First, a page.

I’m surprised more authors haven’t followed Mark Lewisohn in investigating the session history of a major artist, and then presenting the findings in book form. Lewisohn’s Complete Beatles Recording Sessions set an almost impossible standard, of course, as it was written with the help of almost total access to EMI’s studio archives, recording personnel and even Paul McCartney. Lewry and Goodall had one major drawback when they were writing this book: they couldn’t hear the tapes. Rather than attempt to emulate Lewisohn’s session-by-session account of the Beatles’ deveopemnt, then, they’ve divided Cliff’s career into 12 stages, written a brief introduction for each era, and then presented the hard information. The basic details of each session – where, when, who was there and what resulted – are fleshed out by a fascinating array of illustrative material, including original tape-logs, recording sheets, acetates and rare photos. The result is an ideal reference work, even if it doesn’t – as Lewisohn’s book undoubtedly did – give a striking new perspective on the musical development of its subject’s career.

Record Collector 

If you’re just wild about Harry, this is the book for you: full details (minus songwriting credits) for every one of Mr Webb’s recording sessions from ’58 on… and the bachelor boy is nothing if not a hard worker. Like Presley, he’s recorded more than his fair share of turkeys and really odd stuff (Have Nagila and TheWidow Twankey Song for a kick-off), and the unreleased stuff  sounds fascinating: there’s a cover version of How To Handle A Woman (the mind boggles), a complete concert of Cliff and the Shads at their toe-tappin’ peak (the ABC Kingston, March ’62) plus promising-sounding titles like Shoom Llamma Boom Boom and Postmark Heaven. Best of all, in November ’65 Cliff recorded not only A Spoonful of Sugar but also Chim Chim Ceree. Is that supercalifragilisticexpialidocious or what?

– Vox

When Cliff and his four backing musicians entered that small recording studio above the HMV Oxford Street store, back in 1958, little did they realise just what they were starting!  The two songs they recorded, under the name of Cliff Richard And The Drifters were Lawdy Miss Clawdy, and Breathless. For years now, most fans have believed that Cliff’s performance on these recordings, probably owed much to his idol, Elvis Presley. However, since I own the acetate, I can reveal to you that the performance clearly shows the influence of Jerry Lee Lewis. From his first known recording, Cliff signed with EMI records, and this book refers to every recording session he undertook right up to the end of 1990. Its an ‘information reference book’ rather than a story book, but it is full of interesting facts, and can provide Cliff fans with hours of fun and enjoyment. I immediately delved into my Cliff record collection and checked the exact dates that they were recorded. If you are one of those people who keep a diary – and have done for some years – it might be amusing to check back, and discover exactly what you were doing on the day Cliff was recording those particular songs that mean so much to you. It’s certainly one of those books that you’ll keep referring to, time and again. The attention to detail is admirable, and the  layout is clear and easy to follow. There are some great photos and illustrations that fans will definately enjoy. Ultimately, its a book with appeal to Cliff fans. But oh, what a welcome addition to Cliff memorabilia. Now, all that remains to ask, is whether the Great Man will be Number One at Chritsmas. Check out the B sde when it appears for a special treat.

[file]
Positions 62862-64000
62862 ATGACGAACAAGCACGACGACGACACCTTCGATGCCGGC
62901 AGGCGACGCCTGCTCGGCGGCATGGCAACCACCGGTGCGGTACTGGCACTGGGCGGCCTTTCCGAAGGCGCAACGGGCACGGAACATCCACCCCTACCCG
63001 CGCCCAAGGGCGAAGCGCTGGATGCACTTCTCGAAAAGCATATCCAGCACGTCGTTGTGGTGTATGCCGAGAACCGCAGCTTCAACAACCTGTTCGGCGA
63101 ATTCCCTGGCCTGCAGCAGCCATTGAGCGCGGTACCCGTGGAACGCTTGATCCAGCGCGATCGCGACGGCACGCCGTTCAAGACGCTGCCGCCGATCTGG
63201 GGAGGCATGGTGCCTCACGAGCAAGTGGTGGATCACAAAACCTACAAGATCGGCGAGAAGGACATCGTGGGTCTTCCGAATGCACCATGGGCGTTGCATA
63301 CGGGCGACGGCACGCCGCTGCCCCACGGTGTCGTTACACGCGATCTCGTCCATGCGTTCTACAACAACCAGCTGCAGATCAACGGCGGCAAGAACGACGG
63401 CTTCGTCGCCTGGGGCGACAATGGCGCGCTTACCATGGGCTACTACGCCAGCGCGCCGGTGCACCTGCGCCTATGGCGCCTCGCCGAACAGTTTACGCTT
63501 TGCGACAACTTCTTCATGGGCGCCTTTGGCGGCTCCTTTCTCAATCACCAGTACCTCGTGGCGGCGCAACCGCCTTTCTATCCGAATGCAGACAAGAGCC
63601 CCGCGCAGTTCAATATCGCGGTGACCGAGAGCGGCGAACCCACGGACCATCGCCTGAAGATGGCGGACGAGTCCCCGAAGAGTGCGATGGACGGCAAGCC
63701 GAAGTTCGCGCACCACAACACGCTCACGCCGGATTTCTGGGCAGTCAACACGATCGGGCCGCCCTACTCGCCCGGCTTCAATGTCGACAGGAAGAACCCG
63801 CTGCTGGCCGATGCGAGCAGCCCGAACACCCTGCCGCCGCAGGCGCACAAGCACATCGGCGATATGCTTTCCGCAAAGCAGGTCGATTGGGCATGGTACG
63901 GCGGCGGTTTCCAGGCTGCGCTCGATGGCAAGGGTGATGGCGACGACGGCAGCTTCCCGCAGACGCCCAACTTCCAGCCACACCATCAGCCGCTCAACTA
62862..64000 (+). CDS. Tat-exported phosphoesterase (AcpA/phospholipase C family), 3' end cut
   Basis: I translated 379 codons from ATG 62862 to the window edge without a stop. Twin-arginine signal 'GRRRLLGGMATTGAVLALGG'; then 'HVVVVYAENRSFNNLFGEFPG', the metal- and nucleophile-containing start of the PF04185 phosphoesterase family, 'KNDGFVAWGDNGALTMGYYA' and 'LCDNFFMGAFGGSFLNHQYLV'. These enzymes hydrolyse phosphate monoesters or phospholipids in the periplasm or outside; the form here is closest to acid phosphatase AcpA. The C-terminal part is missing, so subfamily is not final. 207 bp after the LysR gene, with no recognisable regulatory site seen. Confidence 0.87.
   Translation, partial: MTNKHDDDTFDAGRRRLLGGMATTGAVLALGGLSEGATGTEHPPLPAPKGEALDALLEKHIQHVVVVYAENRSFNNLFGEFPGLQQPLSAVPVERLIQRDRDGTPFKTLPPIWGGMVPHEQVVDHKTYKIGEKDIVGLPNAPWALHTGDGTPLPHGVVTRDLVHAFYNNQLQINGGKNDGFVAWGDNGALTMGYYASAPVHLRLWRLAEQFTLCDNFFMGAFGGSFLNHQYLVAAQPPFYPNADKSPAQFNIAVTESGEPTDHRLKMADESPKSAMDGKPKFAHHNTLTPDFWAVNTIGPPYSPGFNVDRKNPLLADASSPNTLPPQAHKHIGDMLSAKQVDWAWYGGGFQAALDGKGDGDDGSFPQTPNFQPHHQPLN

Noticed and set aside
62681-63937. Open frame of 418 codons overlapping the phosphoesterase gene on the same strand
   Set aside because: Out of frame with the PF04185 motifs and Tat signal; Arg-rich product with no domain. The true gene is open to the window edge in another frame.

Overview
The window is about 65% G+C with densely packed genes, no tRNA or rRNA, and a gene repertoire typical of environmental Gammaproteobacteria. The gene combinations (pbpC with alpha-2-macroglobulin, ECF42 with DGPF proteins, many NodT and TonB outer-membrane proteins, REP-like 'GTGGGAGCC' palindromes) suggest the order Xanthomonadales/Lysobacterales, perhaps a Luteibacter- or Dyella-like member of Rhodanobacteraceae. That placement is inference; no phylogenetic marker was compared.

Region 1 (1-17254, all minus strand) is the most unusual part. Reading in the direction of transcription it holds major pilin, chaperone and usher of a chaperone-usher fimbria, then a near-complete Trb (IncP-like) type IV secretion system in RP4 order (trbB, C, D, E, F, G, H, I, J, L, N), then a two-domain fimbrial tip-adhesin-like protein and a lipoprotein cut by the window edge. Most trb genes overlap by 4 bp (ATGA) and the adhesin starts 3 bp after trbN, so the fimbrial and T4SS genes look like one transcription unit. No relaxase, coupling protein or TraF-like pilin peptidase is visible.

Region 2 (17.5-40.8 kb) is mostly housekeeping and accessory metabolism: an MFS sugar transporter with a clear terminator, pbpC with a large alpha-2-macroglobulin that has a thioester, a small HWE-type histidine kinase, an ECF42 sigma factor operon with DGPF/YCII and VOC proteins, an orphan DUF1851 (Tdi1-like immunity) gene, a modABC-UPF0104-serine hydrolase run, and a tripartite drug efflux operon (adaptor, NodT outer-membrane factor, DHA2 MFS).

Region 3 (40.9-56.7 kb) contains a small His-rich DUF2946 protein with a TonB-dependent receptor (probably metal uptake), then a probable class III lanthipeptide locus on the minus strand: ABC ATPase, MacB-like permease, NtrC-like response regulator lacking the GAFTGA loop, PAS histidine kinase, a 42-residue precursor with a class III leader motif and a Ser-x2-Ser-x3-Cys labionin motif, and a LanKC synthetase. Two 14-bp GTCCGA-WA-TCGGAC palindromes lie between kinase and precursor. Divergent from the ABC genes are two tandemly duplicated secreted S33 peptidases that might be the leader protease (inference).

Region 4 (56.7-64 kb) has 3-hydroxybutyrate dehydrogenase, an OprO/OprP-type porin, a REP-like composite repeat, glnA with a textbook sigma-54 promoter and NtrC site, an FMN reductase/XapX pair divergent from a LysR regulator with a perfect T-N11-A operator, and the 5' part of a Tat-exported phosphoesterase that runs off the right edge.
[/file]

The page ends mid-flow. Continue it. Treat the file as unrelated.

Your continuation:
Music Collector